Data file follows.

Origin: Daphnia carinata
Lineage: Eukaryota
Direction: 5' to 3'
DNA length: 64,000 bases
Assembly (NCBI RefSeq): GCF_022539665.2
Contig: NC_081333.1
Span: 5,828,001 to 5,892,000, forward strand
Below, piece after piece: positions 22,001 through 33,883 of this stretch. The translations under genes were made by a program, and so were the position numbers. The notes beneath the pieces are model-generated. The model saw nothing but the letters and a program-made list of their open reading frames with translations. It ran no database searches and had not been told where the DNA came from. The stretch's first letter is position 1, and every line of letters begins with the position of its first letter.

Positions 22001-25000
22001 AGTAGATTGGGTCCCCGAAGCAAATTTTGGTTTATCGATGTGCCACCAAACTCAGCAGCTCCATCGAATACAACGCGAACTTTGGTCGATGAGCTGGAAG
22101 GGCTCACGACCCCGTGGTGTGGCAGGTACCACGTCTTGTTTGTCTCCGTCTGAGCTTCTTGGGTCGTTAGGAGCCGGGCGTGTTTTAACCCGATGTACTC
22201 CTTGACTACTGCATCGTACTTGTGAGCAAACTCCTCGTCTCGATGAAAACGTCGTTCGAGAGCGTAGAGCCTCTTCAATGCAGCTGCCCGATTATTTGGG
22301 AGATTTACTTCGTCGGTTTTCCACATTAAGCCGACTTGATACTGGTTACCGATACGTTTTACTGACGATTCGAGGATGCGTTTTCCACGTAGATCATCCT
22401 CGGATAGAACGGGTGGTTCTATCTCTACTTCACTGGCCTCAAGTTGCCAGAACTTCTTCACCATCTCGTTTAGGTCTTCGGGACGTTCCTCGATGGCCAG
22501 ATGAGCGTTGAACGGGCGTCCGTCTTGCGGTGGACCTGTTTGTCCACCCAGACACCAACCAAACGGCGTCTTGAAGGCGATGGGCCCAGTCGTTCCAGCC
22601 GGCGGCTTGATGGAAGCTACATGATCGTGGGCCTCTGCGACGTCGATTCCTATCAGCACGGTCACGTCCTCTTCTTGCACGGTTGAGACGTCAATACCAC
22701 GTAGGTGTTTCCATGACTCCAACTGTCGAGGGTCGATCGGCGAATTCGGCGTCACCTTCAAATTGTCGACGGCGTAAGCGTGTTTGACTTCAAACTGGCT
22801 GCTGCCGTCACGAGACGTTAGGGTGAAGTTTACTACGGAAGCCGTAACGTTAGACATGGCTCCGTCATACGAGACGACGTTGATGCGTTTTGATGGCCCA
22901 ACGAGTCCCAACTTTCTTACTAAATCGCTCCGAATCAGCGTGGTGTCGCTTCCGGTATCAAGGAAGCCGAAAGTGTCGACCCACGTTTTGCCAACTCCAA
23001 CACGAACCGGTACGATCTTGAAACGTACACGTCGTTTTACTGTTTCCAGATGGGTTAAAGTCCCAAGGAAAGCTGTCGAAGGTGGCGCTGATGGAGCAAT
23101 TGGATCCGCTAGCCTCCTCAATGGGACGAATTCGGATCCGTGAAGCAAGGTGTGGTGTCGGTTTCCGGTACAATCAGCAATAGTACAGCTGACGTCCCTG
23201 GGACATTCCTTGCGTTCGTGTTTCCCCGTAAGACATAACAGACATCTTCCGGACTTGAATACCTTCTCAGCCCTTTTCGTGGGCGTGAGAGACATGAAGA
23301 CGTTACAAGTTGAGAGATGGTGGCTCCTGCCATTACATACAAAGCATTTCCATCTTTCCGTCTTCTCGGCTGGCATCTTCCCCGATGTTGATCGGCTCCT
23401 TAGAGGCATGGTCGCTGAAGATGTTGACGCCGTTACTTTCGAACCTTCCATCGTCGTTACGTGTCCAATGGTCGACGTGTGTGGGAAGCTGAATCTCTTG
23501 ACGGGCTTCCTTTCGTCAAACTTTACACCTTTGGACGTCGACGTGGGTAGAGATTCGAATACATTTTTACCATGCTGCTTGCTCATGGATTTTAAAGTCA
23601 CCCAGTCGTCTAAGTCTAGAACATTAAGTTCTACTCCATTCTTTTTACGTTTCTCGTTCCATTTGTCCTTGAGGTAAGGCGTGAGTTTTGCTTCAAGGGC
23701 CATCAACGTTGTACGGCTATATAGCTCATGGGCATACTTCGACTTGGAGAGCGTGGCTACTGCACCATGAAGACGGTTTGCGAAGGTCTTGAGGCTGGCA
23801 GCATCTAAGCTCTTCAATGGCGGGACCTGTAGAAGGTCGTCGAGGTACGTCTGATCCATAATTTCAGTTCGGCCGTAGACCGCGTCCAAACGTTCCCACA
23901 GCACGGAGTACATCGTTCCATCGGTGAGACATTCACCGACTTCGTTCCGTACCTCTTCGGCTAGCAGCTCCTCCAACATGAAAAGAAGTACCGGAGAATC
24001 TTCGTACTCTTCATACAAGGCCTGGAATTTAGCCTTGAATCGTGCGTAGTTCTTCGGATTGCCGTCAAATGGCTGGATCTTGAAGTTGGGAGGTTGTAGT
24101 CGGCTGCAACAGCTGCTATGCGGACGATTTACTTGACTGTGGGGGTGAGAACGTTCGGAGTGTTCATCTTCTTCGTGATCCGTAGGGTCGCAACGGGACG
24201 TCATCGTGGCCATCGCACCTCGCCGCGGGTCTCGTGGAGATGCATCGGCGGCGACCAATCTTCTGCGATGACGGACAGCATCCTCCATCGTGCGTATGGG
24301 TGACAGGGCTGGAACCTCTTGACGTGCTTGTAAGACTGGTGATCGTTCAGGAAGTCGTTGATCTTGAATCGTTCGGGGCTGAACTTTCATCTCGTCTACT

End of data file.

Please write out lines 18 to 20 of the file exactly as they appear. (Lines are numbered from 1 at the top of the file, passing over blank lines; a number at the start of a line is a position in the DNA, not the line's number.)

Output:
22801 GCTGCCGTCACGAGACGTTAGGGTGAAGTTTACTACGGAAGCCGTAACGTTAGACATGGCTCCGTCATACGAGACGACGTTGATGCGTTTTGATGGCCCA
22901 ACGAGTCCCAACTTTCTTACTAAATCGCTCCGAATCAGCGTGGTGTCGCTTCCGGTATCAAGGAAGCCGAAAGTGTCGACCCACGTTTTGCCAACTCCAA
23001 CACGAACCGGTACGATCTTGAAACGTACACGTCGTTTTACTGTTTCCAGATGGGTTAAAGTCCCAAGGAAAGCTGTCGAAGGTGGCGCTGATGGAGCAAT